This post is authored by Brian Curtis, president of ISA 2018.
Never before have the career prospects been brighter or the demand higher for automation and control professionals.
And as the global association of automation and control professionals, ISA will be there every step of the way to prepare the next generation of engineers and technicians for the challenges and opportunities ahead.
Recent studies reveal a growing worldwide shortage of automation engineers and maintenance technicians with automation and instrumentation training and experience. At the same time, manufacturing environments are rapidly evolving.
Dynamic changes in technology—driven by the Industrial Internet of Things (IIoT) and Industry 4.0—are revolutionizing how companies access and analyze data to improve efficiency, productivity, and performance, and are transforming industrial processes through continual advances in digitization and automation.
Manufacturers and the engineers and technicians that work for them must embrace and adopt these changes or risk being left behind. Of course, technology alone will not make intelligent factories a reality. People will. Well-trained, highly skilled people.
Here’s where ISA will play an essential role. As the worldwide leader in automation and control training and certification, ISA is acutely aware of the industry’s critical workforce challenges and is uniquely capable of understanding and addressing them.
For example, our leadership and capabilities in industrial cybersecurity—reflected in the global adoption of the ISA/IEC 62443 series of industrial automation and control systems security standards—are more vital than ever. The interconnection of Industry 4.0-driven operations and the acceleration of digital transformation mean that cyberattacks can have far more extensive effects than ever before. Cybersecurity strategies need to be fully integrated into organizational and operational technology strategies.
ISA’s partnership with the European Union to broaden adoption of the ISA/IEC 62443 standards is an important step forward in safeguarding critical infrastructure and manufacturing operations overseas.
ISA industrial cybersecurity training—encompassing the complete lifecycle of cybersecurity assessment, design, implementation, operations, and maintenance—presents an ideal opportunity for automation professionals to advance their career opportunities. Given the strong demand for these courses, revenue from our cybersecurity courses is exceeding projections.
In fact, enrollment in ISA-led courses conducted globally surpassed our expectations during the first half of this year. Manufacturers know they will continue to need technicians skilled in instrumentation. Monitoring and managing parameters of pressure, flow, level, and temperature, and calibrating instruments will continue to be critical skills.
The automation and control profession casts an extensive net, across the disciplines of mechanical, electrical and process engineering. Professionals with foundational knowledge in any of these areas will be in position to obtain rewarding jobs and advance in their careers in advanced manufacturing.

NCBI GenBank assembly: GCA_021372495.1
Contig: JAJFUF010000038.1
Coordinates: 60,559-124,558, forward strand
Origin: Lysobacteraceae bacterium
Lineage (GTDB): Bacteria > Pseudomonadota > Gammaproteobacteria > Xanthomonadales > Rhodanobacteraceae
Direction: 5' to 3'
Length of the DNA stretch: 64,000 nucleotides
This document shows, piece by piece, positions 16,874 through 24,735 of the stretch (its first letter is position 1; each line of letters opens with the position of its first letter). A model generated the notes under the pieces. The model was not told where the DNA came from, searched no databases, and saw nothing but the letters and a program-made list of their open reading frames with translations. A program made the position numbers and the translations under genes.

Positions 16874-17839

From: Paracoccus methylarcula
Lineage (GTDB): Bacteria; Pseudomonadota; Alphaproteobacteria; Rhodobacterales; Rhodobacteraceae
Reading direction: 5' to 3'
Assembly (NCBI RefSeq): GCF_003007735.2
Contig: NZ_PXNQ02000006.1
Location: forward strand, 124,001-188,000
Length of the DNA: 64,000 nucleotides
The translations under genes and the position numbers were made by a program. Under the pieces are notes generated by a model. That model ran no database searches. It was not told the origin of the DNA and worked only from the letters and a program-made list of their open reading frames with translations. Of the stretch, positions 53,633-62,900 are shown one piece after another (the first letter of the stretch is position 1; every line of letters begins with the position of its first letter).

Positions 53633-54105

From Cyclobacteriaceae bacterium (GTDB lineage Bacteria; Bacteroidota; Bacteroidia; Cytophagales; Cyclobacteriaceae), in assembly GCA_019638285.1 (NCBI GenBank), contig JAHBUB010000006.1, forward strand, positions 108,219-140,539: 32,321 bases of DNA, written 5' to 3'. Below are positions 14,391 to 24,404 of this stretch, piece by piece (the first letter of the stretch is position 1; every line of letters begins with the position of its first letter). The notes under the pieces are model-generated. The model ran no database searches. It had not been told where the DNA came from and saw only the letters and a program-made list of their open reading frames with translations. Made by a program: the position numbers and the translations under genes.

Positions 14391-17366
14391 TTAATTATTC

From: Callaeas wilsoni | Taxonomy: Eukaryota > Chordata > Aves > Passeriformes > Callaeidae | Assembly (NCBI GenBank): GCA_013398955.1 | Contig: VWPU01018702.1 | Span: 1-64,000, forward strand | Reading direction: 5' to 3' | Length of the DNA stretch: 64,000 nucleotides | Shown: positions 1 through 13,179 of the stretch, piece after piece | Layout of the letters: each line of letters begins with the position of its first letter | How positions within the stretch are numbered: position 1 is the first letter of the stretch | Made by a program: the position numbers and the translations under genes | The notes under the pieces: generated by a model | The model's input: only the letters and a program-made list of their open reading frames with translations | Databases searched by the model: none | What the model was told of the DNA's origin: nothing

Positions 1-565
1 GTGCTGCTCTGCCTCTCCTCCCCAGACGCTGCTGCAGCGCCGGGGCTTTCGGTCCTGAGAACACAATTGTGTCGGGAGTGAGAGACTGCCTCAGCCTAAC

Regardless of where you are on the career continuum—whether you’re in your first job or have decades in the job market—I encourage you to expand your skills and know-how through ISA training. Take advantage of courses organized by your local ISA section or by ISA headquarters in North Carolina. Chances are great the experience will open your eyes and your mind to new possibilities.
Wherever your career in automation takes you, I wish you a prosperous and fulfilling journey. And for those whose journey includes a trip to an upcoming ISA division symposium or to our Annual Leadership Conference in Montreal in October, I look forward to meeting with you there.
About the Author
Brian Curtis, I. Eng., LCGI, is the Operations Manager for Veolia Energy Ireland, providing services to Novartis Ringaskiddy Ltd. in Cork, Ireland. He has more than 35 years of experience in petrochemical, biotech, and bulk pharmaceutical industries, specializing in design, construction management, and commissioning of electrical, instrumentation, and automation control systems. He has managed complex engineering projects in Ireland, England, Belgium, the Netherlands, Italy, and Germany. A long-time ISA member, Curtis has served on the ISA Executive Board since 2013, the Geographic Assembly Board (2012 – 2015), and the Finance Committee (2013 – 2017.) He was Ireland Section President and Vice President of District 12, which includes Europe, the Middle East, and Africa. Curtis has also been active on several Society task forces, including Cybersecurity, Governance, and Globalization-related committees. He received the ISA Distinguished Society Service Award in 2010. He is the Former President of Cobh & Harbor Chamber of Commerce (2013-2015) and Former Chairman of the Ireland Southern Region Chambers (2015-2016) and is an active member of the Ireland National Standards Body, ETCI.
A version of this article also has been published at ISA Insights.